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Djam Karet - The Trip CD (album) cover


Djam Karet


Eclectic Prog

3.89 | 109 ratings

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5 stars I must be great to be Djam Karet. I mean, it's pretty amazing that on listening to their latest album `The Trip', you realise all the different band members were clearly abducted by aliens as small children, injected with the DNA of German bands like Cluster, Dom, Amon Duul 2 and Tangerine Dream, with a splice of the early era of Pink Floyd, the Delirium Records-era Porcupine Tree and even Steven Wilson's electronic project Bass Communion. They were then dropped back to Earth, and somehow, probably through the electronic signal coursing through their implanted tracking devices that gave them all some sort of symmetry or connection, they were able to meet up later on and eventually get to record this little beauty. In fact, as this work bridges lysergic shimmering psychedelic rock, immersive electronic soundscapes and charging spacerock, blending them all together seamlessly, effortlessly moving from one passage to another before you even realise it, I'm more than convinced this is the sound of a band subconsciously recreating scattered repressed memories and glimpsed flashbacks of their time aboard the mothership.

You'll be surely trying to decipher the digitised phasing chittering that opens the work, hoping for an idea of just what language this particular group of aliens communicate with, but after a Mellotron- laced lethargic and reflective acoustic acid folk introduction, the UFO dope runs it's course and we begin to fade, David Gilmour standing over us clutching his `More' LP. Brooding, filtering electronics penetrate, offering us only the most electric oranges and most hypnotic tangerines to dream about, as waves of Post strums slowly build comforting arms around us. Weaving electronic winds blow us through the still streams, disorientating memories of empty AM city streets, intense loneliness threatening to overwhelm at any moment. Bubbling flotation tanks shield us from faraway cooing Clusters of monsters aboard cold monolithic spacecrafts, a droning klaxon alerts us as a fortean glistening chubby rain drifts over the Earth (you see, the aliens come down in the rain, therefore making it chubby).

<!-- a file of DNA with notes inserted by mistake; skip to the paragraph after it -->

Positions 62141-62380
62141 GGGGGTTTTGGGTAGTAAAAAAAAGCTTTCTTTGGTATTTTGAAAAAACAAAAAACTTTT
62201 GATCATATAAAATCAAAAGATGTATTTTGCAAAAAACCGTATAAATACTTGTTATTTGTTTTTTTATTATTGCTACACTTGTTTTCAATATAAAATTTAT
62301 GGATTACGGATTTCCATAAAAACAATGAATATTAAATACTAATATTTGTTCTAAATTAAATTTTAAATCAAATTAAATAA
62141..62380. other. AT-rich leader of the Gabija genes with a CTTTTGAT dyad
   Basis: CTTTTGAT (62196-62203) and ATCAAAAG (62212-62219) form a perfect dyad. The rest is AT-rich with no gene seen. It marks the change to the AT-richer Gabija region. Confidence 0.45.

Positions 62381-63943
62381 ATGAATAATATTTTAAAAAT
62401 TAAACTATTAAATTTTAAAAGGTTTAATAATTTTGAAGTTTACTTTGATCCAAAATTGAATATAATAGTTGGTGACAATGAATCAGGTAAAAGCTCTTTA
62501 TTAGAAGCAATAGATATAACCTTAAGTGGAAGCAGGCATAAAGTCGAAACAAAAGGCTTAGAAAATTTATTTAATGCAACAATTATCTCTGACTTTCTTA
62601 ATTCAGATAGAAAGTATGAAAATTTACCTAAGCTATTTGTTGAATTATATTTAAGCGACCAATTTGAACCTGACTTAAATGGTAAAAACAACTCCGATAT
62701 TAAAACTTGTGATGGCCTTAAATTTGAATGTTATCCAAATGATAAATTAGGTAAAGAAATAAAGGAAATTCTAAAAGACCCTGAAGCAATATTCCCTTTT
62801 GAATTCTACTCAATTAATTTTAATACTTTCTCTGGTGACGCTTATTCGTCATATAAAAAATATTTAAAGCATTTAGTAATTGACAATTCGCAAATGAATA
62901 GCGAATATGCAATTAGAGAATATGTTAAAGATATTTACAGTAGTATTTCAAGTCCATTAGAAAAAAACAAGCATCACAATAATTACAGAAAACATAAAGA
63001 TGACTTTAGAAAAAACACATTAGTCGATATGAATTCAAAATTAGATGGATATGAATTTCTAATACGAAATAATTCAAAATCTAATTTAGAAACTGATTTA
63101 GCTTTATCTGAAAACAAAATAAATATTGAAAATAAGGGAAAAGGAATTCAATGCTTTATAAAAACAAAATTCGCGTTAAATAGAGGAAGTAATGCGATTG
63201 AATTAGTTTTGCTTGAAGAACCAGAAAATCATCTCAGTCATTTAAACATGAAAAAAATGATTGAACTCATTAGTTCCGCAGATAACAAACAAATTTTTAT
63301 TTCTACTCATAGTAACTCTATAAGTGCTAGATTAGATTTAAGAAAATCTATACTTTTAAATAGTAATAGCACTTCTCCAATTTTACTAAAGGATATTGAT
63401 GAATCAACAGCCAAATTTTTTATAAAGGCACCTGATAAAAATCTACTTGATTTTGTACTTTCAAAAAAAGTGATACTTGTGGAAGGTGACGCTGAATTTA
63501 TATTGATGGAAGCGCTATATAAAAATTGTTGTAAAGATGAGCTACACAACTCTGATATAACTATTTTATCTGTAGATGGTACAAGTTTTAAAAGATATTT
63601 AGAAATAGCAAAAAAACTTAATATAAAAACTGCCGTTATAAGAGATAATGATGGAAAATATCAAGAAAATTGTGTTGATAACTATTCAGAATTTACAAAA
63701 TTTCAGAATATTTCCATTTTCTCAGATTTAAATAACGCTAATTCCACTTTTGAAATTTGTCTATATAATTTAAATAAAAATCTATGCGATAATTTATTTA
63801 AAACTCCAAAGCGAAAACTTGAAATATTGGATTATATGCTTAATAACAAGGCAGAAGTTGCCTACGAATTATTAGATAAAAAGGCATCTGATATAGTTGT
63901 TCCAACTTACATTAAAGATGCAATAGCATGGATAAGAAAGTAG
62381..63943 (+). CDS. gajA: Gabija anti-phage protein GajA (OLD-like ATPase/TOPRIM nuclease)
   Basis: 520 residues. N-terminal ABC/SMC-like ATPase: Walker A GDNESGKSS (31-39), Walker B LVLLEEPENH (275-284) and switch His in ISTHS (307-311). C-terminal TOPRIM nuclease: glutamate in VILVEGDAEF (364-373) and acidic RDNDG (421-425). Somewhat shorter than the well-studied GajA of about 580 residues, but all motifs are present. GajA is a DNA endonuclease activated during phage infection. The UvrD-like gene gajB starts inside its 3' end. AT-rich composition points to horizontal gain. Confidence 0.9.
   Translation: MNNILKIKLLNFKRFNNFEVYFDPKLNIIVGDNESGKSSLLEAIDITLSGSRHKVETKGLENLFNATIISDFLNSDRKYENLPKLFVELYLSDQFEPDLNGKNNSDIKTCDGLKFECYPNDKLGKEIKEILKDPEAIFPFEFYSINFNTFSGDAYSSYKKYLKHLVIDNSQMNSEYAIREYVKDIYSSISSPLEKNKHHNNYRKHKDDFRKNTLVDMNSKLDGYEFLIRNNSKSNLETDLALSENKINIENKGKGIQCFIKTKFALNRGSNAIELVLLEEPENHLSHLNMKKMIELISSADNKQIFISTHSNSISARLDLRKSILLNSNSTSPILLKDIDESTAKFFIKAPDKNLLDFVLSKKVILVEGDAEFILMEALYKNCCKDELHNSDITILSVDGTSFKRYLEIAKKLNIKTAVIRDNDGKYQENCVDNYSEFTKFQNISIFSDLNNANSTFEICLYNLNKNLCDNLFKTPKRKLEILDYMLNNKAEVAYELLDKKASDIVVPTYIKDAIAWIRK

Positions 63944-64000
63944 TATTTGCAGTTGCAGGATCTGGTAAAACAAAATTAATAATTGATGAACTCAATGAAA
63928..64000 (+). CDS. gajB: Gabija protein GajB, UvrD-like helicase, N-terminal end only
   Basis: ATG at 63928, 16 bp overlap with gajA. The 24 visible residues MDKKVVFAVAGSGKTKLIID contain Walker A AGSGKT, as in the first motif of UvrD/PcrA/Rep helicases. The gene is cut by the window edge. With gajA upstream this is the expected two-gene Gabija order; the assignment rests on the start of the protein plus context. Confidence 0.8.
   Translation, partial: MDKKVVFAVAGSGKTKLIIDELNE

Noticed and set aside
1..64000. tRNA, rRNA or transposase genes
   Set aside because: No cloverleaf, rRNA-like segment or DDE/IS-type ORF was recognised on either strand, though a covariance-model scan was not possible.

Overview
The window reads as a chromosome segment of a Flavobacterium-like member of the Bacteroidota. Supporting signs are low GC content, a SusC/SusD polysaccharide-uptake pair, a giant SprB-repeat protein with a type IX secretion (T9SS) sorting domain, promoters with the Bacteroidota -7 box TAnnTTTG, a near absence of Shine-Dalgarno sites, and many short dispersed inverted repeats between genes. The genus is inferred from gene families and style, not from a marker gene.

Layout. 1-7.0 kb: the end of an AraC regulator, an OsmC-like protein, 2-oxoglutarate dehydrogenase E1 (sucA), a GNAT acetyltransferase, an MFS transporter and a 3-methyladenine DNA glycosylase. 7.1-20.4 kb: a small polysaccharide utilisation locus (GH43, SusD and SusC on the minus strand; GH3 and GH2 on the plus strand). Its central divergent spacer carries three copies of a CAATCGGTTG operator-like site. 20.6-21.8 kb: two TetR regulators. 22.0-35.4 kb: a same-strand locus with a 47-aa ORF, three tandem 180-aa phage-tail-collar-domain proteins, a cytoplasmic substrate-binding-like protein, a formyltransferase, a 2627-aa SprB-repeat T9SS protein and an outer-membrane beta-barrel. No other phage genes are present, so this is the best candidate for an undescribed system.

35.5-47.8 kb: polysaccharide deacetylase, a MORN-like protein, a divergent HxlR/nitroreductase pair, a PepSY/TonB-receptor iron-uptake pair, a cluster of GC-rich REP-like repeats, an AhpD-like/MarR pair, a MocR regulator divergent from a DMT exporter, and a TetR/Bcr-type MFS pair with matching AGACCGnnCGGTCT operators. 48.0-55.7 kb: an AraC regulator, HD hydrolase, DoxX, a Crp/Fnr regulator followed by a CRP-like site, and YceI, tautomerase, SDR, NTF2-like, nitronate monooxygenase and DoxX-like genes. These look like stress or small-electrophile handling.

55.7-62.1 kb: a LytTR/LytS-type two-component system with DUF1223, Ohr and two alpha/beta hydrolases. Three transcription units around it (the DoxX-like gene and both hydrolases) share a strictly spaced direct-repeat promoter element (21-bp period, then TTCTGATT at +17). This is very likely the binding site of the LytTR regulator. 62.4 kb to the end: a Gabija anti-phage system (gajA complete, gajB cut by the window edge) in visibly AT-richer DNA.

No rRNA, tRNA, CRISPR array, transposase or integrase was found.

A plodding beat, wavering synths and a sombre bluesy guitar weep away as our visitors make their way across the land, hinting at danger, confusion and possible assimilation. Oh sure, the members of Mindf -, I mean Mindhead will tell you they mean us no harm, but if they do, we'll not go quietly. Twisting guitar melodies wear us down, percussion grows in tension and tempo, humming organ lulls all into a false sense of security. A division bell chimes out over groaning winds, or is it funereal and our time is at an end? Violating white noise encases our minds through metamorphic rocks and pin drop piano menace.

A Maiden-drum gallop takes up the fight of our lives, with the Psychedelic Warlords and the Kings of Speed ensuring we won't go easy. Chugging, snarling riff-heavy guitar attacks, looping synth raybeams and aggressive tribal poundings fight back, forcing the overlords to take a cloudburst flight back to their own world - gotcha suckers! What a marvel to hear...Ozrics, Hidrias, Oresunds, Wilson's and Duul's all coming together, freeing themselves of Agitation and winning back our sanity with a frantic kaleidoscope of colour and sound - only for us to be just as hastily dropped back onto that same acid-fried hillside, with Mr Gilmour strumming that same lulling acoustic psalm to shelter us and ensure that everything is alright...until the next trip. Has it been days, weeks, months that we've been gone? Apparently only 47 minutes, but it would be best if we put this on continuous loop and disappear forever...besides, greasy Homer told me `I'm pretty sure this business will consume our whole lives...'

Djam Karet's `The Trip' - never to be listened to the same way twice, never to have exactly the same emotional response from the listener, but always guaranteed to have you hypnotised and enthralled by this wondrous voyage. Almost thirty years into their career, the band are still exploring, searching, honing timeless psychedelic music to treasure forever, and who knows...if you play it enough, maybe those alien overlords will come and take you on that journey as well. Just ask David Crosby for advice - "Hey! Mr Spaceman, won't you please take me along, I won't do anything wrong!"

Five stars.

Aussie-Byrd-Brother | 5/5 |


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